Attribution: Memorial Day by John Darkow, Columbia Missourian
Today is Decoration Day at Bowers Chapel cemetery where my paternal ancestors are all buried going back to the civil war. It is a time of putting flowers on graves and remembering our dead. My sisters and I went yesterday and put flowers on my parents and grandparent’s graves. Over in the Southwest corner of the cemetery rests my paternal line. Going back to the civil war is Benjamin, then James, my grandfather and last my father. My history all in one corner of a small cemetery. Decoration Day is a tradition that is dying out. Families have scattered. The graves are too.
Today’s song, Lorena, goes back to before the civil war and was a popular song for both sides. It is sad and sentimental, there were times when playing or singing it was banned as it was believed to be bad for moral.
Performed by 97th Regimental String Band
Lazy Bones’ Lazy Hazy Days
Is Kentucky lazy? Yes, but not as lazy as Alabama (lanereport.com)
Research has revealed the laziest states in the US, with Alabama coming out on top. The study by online fitness resource TotalShape.com analyzed a study from America’s Health Rankings to see which states had the highest percentage of adults who reported doing no physical activity or exercise other than their regular job in the past 30 days.
Alabama topped the study with the highest % inactive adults, with 31.5%. Physical inactivity among those aged 65 and over in the state sits at 41.3%, more than ten percentage points higher than the national average of 31.2%. Inactivity of adults aged 45-64 also sits at 37.4%, 12 percentage points higher than the national average of 25.4% for that age group.
Coming in second is the state of Mississippi, which comes in with a percentage of 30.9%. 25% of adults aged between reported being physically inactive, with 35.6% of adults aged 45-64 and 36.2% of adults aged 65 and over-reporting the same.
The southern state of Arkansas takes third place on the list, with a percentage of 30.6%. 40% of adults aged over 65 reported physical inactivity, which is almost ten percentage points higher than the national average of 31.2%. 34.3% of adults aged 45-64 and 23% aged 18-44 also reported the same.
Tied for fourth place are the states of West Virginia and Kentucky, both coming in with a percentage of 30.5%. In West Virginia, 41% of adults over 65 reported physical inactivity, whereas 37.2% reported the same in Kentucky. Physical inactivity among adults aged 45-64 is around the same in both states, with West Virginia reporting 34.2% and Kentucky reporting 33.2%. When it comes to adults aged 18-44, West Virginia saw 20.6% of this age group report physical inactivity, and in Kentucky, this sits at 25.2%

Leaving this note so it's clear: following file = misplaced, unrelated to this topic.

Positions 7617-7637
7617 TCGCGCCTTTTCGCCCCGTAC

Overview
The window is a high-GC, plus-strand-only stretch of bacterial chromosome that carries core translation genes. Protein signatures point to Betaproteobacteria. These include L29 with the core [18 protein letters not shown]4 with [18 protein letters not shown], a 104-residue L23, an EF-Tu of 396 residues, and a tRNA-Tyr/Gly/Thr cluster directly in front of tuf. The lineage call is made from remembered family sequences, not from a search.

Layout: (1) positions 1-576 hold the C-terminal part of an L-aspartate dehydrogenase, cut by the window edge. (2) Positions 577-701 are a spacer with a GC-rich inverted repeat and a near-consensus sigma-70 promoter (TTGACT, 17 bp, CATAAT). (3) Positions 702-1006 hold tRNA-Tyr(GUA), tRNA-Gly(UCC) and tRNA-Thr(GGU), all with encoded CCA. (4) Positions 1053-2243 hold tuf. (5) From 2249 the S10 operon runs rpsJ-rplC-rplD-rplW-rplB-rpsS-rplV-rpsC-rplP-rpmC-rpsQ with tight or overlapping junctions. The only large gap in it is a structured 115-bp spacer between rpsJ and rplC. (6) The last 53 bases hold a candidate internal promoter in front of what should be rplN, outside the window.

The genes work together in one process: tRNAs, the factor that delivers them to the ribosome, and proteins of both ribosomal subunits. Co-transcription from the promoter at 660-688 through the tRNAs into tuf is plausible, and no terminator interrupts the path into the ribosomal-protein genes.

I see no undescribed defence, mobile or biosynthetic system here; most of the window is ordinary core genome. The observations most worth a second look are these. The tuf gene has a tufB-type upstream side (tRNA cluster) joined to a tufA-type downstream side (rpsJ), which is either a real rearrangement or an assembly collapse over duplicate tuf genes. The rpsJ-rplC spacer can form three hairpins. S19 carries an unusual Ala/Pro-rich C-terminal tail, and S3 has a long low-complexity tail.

Rounding out the top five is Louisiana, with an overall percentage of 29.4%. 40.5% of adults over 65 reported physical inactivity, and 30.1% of adults aged 45-64 reported the same thing. 23.6% of adults aged 18-44 also reported physical inactivity.
Source: America’s Health Rankings analysis of CDC, Behavioral Risk Factor Surveillance System, United Health Foundation, AmericasHealthRankings.org, accessed 2023.
If He Only Had a Brain
Elon Musk’s brain implant company Neuralink approved for in-human study | Elon Musk | The Guardian
Neuralink, Elon Musk’s brain-implant company, said on Thursday it had received a green light from the US Food and Drug Administration (FDA) to kickstart its first in-human clinical study, a critical milestone after earlier struggles to gain approval.
Musk has predicted on at least four occasions since 2019 that his medical device company would begin human trials for a brain implant to treat severe conditions such as paralysis and blindness.
Yet the company, founded in 2016, only sought FDA approval in early 2022 – and the agency rejected the application, seven current and former employees told Reuters in March.
The FDA had pointed out several concerns to Neuralink that needed to be addressed before sanctioning human trials, according to the employees. Major issues involved the lithium battery of the device, the possibility of the implant’s wires migrating within the brain and the challenge of safely extracting the device without damaging brain tissue.
Thursday’s FDA approval comes as US lawmakers are urging regulators to investigate whether the make-up of a panel overseeing animal testing at Neuralink contributed to botched and rushed experiments.
Neuralink has already been the subject of federal investigations.
Last year, the USDA’s inspector general began investigating, at the request of a federal prosecutor, potential violations of the Animal Welfare Act, which governs how researchers treat and test certain types of animals. The company has killed about 1,500 animals, including more than 280 sheep, pigs and monkeys, following experiments since 2018, Reuters previously reported.
The inquiry has also been looking at the USDA’s oversight of Neuralink.
In a tweet on Thursday, Neuralink said it is not yet open for a clinical trial.
“This is the result of incredible work by the Neuralink team in close collaboration with the FDA and represents an important first step that will one day allow our technology to help many people,” the company said in a tweet on Thursday.
Over the years, Musk has publicly outlined an ambitious plan for Neuralink. He made headlines late last year when he said he was already so confident in the device’s safety that he would be willing to implant them in his own children.
Musk envisions both disabled and healthy individuals swiftly getting surgical implants at local centers. These devices aim to cure a range of conditions from obesity, autism, depression and schizophrenia, to enabling web browsing and telepathy.